Latino Children Struggle to Identify with Predominantly White Children's Books


Despite the fact that approximately 25 percent of all school children in America today are Hispanic, children’s books continue to be dominated by whites. According to the Cooperative Children’s Book Center at the University of Wisconsin-Madison, only three percent of children’s books are by or about Latinos.

Because of the trend, Latino children are struggling to relate to characters in their books due to differences in appearance, according to a report from NPR.
The article states that Latino students may not receive the message that they “can be anything” as strongly as their white peers because they rarely see characters in their books that have appearances similar to their own
While some believe that books targeted toward a white audience sells better, Andrew Karre, an editor with Lerner books,  believes that “there is an enormous amount of demand for this kind of content from libraries.” Karr said librarians are constantly trying to diversify the texts on their shelves, but often struggle to do so due to the predominately white nature of children’s books.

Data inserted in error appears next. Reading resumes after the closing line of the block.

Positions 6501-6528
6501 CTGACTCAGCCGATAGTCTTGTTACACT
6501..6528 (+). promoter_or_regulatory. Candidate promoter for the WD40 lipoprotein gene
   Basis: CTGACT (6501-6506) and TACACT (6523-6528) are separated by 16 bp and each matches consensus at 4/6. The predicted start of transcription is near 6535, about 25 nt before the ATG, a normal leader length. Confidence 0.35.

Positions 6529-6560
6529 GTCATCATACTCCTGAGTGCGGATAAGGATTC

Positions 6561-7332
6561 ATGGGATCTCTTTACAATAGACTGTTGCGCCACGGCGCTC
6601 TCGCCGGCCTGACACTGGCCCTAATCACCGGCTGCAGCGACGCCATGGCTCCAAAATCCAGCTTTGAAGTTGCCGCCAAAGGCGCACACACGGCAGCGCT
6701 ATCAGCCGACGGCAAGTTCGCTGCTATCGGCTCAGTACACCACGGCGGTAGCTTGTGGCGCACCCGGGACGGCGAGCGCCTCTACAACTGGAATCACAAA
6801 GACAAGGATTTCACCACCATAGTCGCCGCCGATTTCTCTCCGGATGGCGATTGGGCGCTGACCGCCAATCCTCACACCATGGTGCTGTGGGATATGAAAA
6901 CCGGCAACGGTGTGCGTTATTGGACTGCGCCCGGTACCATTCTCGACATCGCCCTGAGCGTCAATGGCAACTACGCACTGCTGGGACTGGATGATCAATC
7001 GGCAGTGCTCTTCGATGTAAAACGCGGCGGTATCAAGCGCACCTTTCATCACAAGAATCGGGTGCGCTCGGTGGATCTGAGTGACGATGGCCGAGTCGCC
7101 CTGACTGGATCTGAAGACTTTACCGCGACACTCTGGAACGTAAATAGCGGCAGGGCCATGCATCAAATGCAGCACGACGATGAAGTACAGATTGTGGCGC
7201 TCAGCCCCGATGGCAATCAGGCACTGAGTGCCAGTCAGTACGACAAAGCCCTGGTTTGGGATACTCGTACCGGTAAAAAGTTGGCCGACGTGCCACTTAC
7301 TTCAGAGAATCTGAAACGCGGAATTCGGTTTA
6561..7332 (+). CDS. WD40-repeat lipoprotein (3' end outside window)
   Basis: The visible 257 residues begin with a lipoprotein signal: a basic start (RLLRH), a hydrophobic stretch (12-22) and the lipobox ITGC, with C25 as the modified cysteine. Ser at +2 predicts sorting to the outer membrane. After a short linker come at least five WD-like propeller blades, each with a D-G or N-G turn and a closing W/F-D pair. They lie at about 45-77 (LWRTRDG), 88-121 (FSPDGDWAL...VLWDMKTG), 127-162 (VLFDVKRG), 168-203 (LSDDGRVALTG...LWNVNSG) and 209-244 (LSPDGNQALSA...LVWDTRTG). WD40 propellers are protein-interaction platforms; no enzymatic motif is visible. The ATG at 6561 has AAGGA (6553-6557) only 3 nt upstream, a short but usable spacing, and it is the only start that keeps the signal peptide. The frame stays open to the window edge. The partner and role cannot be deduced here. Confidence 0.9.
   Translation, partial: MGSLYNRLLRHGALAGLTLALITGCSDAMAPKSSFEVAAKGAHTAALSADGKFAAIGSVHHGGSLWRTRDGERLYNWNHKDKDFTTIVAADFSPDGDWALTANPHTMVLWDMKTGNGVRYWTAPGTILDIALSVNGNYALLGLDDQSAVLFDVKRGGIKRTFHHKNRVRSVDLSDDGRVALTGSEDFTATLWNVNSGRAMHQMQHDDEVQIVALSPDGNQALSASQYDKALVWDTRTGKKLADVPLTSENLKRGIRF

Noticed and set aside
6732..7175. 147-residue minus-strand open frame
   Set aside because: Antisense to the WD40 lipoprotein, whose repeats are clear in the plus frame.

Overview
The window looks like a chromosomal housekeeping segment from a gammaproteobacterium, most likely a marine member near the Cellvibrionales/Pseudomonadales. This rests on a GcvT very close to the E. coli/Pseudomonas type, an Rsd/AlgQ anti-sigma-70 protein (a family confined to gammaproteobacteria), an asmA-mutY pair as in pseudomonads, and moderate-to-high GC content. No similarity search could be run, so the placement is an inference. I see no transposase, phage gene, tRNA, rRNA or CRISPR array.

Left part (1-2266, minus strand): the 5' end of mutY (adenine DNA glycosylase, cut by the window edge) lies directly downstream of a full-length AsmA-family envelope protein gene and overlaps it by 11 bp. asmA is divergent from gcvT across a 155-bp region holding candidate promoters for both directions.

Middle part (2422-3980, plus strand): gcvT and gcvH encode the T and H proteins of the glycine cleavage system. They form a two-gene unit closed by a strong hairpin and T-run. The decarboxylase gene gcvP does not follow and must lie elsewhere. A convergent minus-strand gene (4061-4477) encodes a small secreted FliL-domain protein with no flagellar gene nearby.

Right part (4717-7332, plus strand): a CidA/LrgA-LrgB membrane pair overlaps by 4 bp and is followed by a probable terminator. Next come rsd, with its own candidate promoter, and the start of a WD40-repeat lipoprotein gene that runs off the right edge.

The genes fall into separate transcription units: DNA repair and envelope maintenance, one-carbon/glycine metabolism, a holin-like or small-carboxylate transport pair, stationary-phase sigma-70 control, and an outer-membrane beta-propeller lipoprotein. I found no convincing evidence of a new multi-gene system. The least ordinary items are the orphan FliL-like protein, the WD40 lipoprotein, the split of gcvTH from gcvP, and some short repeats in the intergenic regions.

Vaunda Micheaux Nelson, author of Bad News for Outlaws, is just one example of a book about non-whites that has achieved great commercial success. The book features African-American characters, and, according to Nelson, “young people need to see themselves represented on the page so that they will continue reading.”
With nearly half of today’s children under five years old being non-white, the demand for more “minority literature” will only increase with time. 
(Photo by Librarian in Black via Flickr)